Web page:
Thanks for reading. See you again... sometime. :'(

    1. That is a hell of a list J.M., hope you have a great 2023!

    2. Thanks Ross. Happy 2023 to you too. 😀

    3. What a list! I read that instead of doing CGI, they filmed Fall on a short tower on top of a mountain to make it seem like it was higher than it was. That would have been a good one for the theatre!

      I need to see Babylon before making a list, as it was one of my most anticipated movies. Glad to hear you're keeping busy!

    4. Nice to hear from you, Paul. 🙃😀

  4. Good weekend to everyone.

    I started off 2023 with a good assortment of watches. For the first time in a while I actually watched what I intended to. The Mubi subscription has not been used enough over the past year, but that kind of neglect tends to happen when I am constantly trying to catch up with all of the films recorded off of Turner Classic Movies. I did end 2022 with 1980's New Year's Evil, which is one of the better Cannon horror films I have seen.

    THE SWIMMER (1968, dir. Frank Perry) – Not your usual journey through 1960s suburbia. Burt Lancaster is Ned Merrill, a man on a quest to swim in all of the swimming pools of his Connecticut neighborhood on his way home. There is just something not quite right with him, however. With each encounter with his neighbors, the course of Ned’s life gets clearer but still remains relatively opaque. This has been on my watch list for a long time, and it is well worth seeking out for patient viewers. One of Lancaster’s best roles.

    ST. IVES (1976, dir. J. Lee Thompson) – An entertaining crime film with a twisty plot that is not always easy to follow. Charles Bronson is a Raymond St. Ives, a newspaper reporter and aspiring novelist sucked into a ransom scheme for several stolen diaries. St. Ives goes all around Los Angeles to unravel the mystery as the bodies pile up. Bronson utilizes his brains as much as his toughness, Lalo Schifrin contributed a wonderfully funky score, and there is a sequence with both Robert Englund and Jeff Goldblum as street hoodlums. Bronson and Thompson would work together frequently in the 1980s for Cannon.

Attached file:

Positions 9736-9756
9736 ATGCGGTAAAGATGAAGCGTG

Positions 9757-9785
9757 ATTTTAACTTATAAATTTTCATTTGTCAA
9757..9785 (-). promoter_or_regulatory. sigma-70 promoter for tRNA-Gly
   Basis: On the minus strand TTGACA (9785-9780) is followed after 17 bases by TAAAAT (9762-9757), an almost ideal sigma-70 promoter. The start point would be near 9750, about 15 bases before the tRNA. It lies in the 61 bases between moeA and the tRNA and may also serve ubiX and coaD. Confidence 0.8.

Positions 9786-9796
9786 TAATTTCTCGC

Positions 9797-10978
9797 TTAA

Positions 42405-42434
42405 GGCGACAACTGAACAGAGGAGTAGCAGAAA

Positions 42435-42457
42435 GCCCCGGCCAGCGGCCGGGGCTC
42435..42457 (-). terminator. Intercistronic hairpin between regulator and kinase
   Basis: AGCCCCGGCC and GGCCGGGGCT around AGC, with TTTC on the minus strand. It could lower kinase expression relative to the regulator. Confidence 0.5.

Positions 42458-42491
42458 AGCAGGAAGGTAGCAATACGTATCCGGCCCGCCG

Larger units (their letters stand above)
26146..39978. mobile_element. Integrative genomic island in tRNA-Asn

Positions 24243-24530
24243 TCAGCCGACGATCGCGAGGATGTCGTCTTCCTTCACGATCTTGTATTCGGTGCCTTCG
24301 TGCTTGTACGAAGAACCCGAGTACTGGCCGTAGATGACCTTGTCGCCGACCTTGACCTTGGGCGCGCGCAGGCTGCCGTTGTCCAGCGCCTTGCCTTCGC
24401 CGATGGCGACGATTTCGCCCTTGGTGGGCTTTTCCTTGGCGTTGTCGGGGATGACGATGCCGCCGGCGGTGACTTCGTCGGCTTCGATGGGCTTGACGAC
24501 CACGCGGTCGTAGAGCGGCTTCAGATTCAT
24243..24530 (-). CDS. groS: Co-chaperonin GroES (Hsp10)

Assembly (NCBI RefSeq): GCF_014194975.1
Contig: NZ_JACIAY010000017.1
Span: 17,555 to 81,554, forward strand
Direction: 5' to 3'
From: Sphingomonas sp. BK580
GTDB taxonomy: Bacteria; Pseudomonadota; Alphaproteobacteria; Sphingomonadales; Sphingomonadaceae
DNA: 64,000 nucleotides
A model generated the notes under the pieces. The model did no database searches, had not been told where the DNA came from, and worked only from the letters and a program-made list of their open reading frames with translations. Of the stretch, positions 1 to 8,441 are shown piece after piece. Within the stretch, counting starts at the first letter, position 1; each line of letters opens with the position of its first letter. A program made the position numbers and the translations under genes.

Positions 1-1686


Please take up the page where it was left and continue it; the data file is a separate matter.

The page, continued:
JULIA (1974) on Mubi – The English title of this German sex comedy comes from the character played by Sylvia Kristel, by far the most well-known actor in the film. She is not the lead but has a substantial role. The lead character is Pauli, a young man visiting family during a break from boarding school who finds himself surrounded by a welter of sexual activity. Though he is on the repressed side, the carnality will soon overtake him. The comedy gets wacky, and there is plenty of nudity and soft-core scenes. It is ultimately a forgettable film and not at all PC.

    THE COOL LAKES OF DEATH on Mubi (1982, dir. Nouchka van Brackel) – A different kind of costume drama. A young woman born into an upper-class family in mid-1800s Holland struggles to find her place in society, taking risks and suffering heavy consequences in her quest for personal fulfillment. Mental illness, drug addiction, and sexual exploitation are all touched upon. Brackel created a film of much higher quality than her previous features while staying with the feminist themes of her earlier work. It definitely is beautiful to look at.

    1. Everyone needs to see The Swimmer. It shows up on TCM fairly frequently.

    2. I own The Swimmer on Blu-ray because JB wrote about it at some point years ago. It was well worth the purchase!

    3. TCM was my source for The Swimmer. Another DVR watch.

    4. As someone who also undertook the project of swimming in every pool in my city (public ones, there's around 30), I should seek out this movie!

    5. I too.bought "The Swimmer" on Blu--ray based on JB mentioning it on the podcast. Terrific one-of-a-kind picture, with a buff Lancaster showing acting chops that match his great dad bod. Worth seeking out. 😉👍

  5. Confess Fletch (2022) is a ton of fun, a good time all around inhabited by a bunch of character actors I like. A bummer that looks like it's pretty much a one-off but if you barely promote a movie and barely release it, what do you think might happen?

    1. I also watched it. It was actually me second time. The first time i didn't finish it, because i like the original a lot, i couldn't distanciate (that's a word, righ?) from Chevy Chase's performance. The second try was a success, thanks to JB and his top 10.

  6. So this is the place to post best of 2022 lists, right?

    1. The Menu (Mark Mylod)
    2. Dual (Riley Stearns)
    3. Flux Gourmet (Peter Strickland)